"Watergate and the Constitution." "Trees and Shrubs of Kentucky." "Fairy Tales and After." "Navajo Wars." Reading over Jack Putnam's bookshelves is almost as much fun as being locked in an ice-cream store overnight. There are plenty of familiar flavors to while away the hours, but it's the exotic- sounding ones that you can't wait to sample.
Director of the Association of American University Presses (AAUP), Mr. Putnam is a man with an organization that has an image problem. "The single biggest confusion is that university presses publish textbooks. Next, that they exist to publish whatever university faculties write. Finally, that they publish only doctoral dissertations. That's all fallacious -- in reverse order."
What, then, ism the business of the 76 university presses that compose the AAUP?
Traditionally, they have existed to make researchers' jobs easier and to publish books of regional interest. But today, university presses also offer alternative means of publishing to authors who have difficulty finding a market for "quality" work, especially nonfiction.
"It's like spring in the desert -- a subtle but noticeable trend," the poetic Mr. Putnam explains."Authors who have been unable to gain access to prestigious publishing houses are turning to university presses, where they know they will get good editing attention -- plus."
That "plus" may mean close scrutiny by an editorial committee, such as that at the University of California Press -- 17 representatives of the school's nine campuses, who meet 10 times a year to consider only those manuscripts that have been approved by at least two "outside experts."
And as the selection standards continue to improve, the presses continue to attract more widely recognized authorities. University of Pittsburgh Press authors now include historian Henry Steele Commager, child psychiatrist Robert Coles, US ambassador Philip W. Bonsal, and theologian Reinhold Niebuhr.
But with all that talent between fine-sewn covers, why aren't university press books better known? Probably because they're so hard to find: The books can be ordered directly from individual presses, but they aren't stocked by too many bookstores.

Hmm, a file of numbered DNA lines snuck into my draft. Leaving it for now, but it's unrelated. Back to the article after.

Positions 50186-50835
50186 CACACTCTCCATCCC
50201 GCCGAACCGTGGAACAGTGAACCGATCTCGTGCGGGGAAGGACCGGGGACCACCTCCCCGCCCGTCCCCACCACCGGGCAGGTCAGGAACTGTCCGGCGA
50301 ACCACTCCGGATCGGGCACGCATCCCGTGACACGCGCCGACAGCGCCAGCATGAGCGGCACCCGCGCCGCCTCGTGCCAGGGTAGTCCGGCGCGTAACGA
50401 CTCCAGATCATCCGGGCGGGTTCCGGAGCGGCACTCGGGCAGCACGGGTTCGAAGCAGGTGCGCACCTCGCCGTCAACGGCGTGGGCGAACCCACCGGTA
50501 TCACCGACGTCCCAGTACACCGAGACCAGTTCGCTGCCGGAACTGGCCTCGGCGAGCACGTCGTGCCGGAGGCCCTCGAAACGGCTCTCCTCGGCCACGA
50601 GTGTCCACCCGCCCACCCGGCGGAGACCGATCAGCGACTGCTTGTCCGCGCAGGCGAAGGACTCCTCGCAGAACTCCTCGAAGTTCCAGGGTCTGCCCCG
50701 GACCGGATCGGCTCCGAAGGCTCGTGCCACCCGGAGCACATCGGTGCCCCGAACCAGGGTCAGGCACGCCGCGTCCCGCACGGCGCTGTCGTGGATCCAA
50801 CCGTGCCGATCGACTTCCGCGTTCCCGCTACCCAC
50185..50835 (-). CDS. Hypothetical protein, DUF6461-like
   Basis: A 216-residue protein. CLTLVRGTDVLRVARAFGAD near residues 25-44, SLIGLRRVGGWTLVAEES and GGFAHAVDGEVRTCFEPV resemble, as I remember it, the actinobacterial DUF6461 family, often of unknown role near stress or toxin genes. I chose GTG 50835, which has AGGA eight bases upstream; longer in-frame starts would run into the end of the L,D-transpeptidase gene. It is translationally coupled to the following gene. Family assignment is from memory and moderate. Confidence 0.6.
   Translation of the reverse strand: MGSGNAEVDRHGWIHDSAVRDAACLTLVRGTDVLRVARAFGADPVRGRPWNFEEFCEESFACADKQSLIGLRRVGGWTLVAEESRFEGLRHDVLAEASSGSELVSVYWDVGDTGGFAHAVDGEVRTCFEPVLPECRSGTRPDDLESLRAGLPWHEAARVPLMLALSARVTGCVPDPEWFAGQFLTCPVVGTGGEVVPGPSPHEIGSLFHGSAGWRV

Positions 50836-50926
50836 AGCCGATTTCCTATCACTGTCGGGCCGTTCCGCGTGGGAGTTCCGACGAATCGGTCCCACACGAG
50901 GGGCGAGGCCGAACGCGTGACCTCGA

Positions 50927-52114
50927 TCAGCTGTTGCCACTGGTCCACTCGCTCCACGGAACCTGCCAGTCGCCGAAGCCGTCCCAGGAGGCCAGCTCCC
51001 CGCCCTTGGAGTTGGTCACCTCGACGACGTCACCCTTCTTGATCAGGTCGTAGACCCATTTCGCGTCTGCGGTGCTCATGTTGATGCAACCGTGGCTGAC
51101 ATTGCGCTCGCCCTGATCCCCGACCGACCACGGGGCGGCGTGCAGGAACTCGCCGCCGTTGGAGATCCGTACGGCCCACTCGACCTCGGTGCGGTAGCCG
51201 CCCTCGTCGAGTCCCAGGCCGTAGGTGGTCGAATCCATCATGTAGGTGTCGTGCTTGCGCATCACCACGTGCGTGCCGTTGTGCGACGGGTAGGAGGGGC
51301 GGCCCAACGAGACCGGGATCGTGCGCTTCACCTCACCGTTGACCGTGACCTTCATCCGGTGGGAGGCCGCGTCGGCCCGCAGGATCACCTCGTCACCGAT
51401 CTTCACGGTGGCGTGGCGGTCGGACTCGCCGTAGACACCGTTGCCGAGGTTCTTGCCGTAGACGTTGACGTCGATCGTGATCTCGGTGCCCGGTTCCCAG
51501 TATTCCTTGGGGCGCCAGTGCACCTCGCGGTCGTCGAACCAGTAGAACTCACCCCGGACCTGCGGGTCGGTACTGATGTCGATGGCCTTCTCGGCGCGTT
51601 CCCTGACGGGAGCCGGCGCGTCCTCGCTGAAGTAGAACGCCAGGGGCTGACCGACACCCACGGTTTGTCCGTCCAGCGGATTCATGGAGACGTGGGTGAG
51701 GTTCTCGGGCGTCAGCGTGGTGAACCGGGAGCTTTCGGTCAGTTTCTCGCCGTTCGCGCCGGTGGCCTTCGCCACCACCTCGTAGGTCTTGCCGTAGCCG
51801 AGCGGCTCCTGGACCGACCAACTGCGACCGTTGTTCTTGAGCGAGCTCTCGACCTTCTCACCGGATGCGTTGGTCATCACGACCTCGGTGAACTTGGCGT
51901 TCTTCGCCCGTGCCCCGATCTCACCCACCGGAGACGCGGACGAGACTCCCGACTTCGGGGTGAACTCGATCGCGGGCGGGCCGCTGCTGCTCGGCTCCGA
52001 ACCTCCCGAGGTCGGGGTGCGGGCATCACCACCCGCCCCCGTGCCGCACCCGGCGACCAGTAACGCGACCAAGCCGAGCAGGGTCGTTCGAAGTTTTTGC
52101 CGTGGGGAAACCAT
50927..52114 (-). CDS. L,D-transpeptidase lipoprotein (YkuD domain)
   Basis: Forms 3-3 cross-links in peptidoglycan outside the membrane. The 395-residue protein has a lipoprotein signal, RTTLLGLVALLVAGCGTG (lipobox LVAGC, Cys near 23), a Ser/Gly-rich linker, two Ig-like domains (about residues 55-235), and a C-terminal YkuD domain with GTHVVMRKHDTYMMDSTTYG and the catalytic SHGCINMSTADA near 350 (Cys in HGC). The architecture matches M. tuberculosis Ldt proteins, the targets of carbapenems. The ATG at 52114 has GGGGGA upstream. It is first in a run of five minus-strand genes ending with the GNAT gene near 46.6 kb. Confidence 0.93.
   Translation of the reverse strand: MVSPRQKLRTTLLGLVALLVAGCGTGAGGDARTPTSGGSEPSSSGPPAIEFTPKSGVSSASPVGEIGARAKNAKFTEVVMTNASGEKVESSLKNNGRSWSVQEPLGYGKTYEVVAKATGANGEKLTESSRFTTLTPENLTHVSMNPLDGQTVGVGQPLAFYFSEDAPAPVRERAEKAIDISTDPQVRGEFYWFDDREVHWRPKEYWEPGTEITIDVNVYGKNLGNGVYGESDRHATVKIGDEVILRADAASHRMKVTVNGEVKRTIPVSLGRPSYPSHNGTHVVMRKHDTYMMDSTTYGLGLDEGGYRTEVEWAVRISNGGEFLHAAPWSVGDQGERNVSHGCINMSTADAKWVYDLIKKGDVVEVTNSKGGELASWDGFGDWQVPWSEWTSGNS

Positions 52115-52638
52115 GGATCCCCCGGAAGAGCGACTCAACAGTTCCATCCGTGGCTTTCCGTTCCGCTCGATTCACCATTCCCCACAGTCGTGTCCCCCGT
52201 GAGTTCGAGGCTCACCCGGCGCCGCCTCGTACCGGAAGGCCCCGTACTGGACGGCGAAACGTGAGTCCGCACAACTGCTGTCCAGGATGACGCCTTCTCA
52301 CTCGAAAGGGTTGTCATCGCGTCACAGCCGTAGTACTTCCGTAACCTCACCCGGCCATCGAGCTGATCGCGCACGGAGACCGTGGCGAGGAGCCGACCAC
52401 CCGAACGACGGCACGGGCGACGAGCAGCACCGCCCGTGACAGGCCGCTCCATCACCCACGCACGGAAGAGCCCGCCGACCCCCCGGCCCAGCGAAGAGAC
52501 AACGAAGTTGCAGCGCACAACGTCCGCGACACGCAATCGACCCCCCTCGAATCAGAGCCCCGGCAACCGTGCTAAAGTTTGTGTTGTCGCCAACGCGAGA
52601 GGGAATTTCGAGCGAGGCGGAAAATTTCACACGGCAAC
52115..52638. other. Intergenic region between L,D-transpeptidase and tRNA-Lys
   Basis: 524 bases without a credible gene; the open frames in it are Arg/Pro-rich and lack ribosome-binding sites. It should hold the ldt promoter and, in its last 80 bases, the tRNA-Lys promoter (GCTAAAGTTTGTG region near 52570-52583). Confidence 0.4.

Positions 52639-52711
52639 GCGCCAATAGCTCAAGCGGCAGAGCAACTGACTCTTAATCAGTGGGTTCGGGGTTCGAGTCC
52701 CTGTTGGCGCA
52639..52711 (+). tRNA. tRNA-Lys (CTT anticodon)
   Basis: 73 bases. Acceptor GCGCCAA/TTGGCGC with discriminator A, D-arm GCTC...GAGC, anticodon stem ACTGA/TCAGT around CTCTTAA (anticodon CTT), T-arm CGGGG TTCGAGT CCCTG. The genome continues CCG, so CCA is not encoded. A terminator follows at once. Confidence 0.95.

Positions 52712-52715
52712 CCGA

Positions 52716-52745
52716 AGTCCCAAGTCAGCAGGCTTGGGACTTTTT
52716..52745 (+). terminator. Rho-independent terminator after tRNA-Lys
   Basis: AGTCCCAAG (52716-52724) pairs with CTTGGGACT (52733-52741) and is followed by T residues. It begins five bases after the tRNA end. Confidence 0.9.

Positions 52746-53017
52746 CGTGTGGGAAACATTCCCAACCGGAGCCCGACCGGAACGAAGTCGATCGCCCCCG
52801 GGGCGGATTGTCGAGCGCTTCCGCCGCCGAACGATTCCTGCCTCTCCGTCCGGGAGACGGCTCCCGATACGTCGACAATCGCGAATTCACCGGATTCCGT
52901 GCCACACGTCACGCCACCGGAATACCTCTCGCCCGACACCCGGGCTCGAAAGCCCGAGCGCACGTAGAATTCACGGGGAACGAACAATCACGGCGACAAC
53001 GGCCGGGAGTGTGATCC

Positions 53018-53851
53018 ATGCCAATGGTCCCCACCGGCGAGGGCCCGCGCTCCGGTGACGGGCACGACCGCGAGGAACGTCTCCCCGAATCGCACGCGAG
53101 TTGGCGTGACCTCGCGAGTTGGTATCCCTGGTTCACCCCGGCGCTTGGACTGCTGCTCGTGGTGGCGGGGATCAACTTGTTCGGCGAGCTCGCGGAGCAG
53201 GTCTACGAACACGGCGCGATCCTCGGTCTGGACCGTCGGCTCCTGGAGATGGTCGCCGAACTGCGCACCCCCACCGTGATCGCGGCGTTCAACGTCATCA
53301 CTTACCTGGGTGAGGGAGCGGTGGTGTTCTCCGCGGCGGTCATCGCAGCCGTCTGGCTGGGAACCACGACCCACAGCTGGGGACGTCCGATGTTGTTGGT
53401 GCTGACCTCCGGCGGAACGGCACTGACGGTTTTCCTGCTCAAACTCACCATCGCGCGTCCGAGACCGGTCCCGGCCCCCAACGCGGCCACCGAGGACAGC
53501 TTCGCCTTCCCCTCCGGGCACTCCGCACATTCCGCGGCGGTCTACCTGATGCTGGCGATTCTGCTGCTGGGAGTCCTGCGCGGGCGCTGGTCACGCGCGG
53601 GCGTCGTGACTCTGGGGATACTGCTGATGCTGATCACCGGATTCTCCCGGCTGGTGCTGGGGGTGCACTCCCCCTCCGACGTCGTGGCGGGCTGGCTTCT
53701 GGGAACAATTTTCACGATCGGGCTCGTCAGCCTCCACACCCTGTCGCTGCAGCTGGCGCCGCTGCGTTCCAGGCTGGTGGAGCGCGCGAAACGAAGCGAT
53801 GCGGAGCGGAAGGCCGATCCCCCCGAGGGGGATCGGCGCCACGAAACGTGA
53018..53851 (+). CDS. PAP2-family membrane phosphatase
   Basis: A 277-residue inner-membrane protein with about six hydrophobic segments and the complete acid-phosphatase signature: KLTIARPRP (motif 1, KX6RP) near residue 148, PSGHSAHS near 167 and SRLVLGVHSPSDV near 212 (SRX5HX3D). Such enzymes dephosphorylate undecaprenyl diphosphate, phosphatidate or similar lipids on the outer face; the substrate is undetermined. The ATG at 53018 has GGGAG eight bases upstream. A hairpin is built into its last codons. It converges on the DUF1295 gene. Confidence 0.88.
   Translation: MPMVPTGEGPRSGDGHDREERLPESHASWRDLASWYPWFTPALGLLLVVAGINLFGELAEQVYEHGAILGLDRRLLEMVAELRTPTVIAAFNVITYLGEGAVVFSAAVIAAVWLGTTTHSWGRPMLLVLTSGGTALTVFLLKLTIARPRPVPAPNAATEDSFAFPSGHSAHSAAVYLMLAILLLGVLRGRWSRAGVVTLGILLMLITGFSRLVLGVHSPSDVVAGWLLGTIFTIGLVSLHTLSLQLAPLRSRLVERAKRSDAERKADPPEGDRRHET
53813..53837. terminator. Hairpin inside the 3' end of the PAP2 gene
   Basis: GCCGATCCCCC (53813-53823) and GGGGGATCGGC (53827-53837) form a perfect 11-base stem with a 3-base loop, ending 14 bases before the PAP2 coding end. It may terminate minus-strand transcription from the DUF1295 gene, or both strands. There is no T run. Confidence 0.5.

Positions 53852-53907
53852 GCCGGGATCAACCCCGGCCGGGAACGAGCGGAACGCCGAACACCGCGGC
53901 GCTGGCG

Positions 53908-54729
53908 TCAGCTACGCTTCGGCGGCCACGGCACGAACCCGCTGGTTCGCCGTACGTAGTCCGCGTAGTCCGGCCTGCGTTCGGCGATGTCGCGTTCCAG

"If you go into even a very goodm bookstore, it's unlikely that you'll find many recent university press books -- and there's almost no chance of finding older issues," says Bill McClung, director of the University of California Press.
Most bookstore owners, Mr. McClung explains, depend on volume sales: they have to sell at least four or five copies of a book a year to make it worth keeping in stock -- a figure that "immediately drives 95 percent of university books out of the stores."
Mr. McClung speaks from 20 years' experience with university presses and four years experience running a rather unusual book store. In 1974, he and 40 friends -- half of them authors, half of them academics -- pooled their financial resources and opened a store in Berkeley, Calif., that sells onlym university press books.
"We stock between 15,000 and 20,000 titles . . . and do $300,000 of business a year," he notes, "compared to the 90 percent of bookstores in the US that sell only $100,000 per year."
"The question on everybody's mind is, 'Sure, it works in Berkeley, but would it work elsewhere?' My opinion (and I feel better informed in this than anyone else) is that it can work in perhaps 50 locations in the US -- with certain conditions.
"In areas with low concentrations of students, you'd first need a group of people willing to do the work. Secondly, you'd have to have a good location, such as free space on a university campus. And you'd have to acquire a certain amount of library business."
With that in mind, Mr. Putnam now is in the process of contacting his AAUP members to ask about their interest in joining a national network of university press bookstores.
"With foundation help, we'd like to set up book centers in places like Cambridge and Chicago, and in relatively small cities, too," Mr. Putnam notes. "By 1985 we hope to see half a dozen of them in operation."
Adds Mr. McClung: "In our store we feel we've come up with a wonderful critical mass that no one ever realized was there before. It's the kind of place that an intelligent person can hardly walk into without finding something of interest."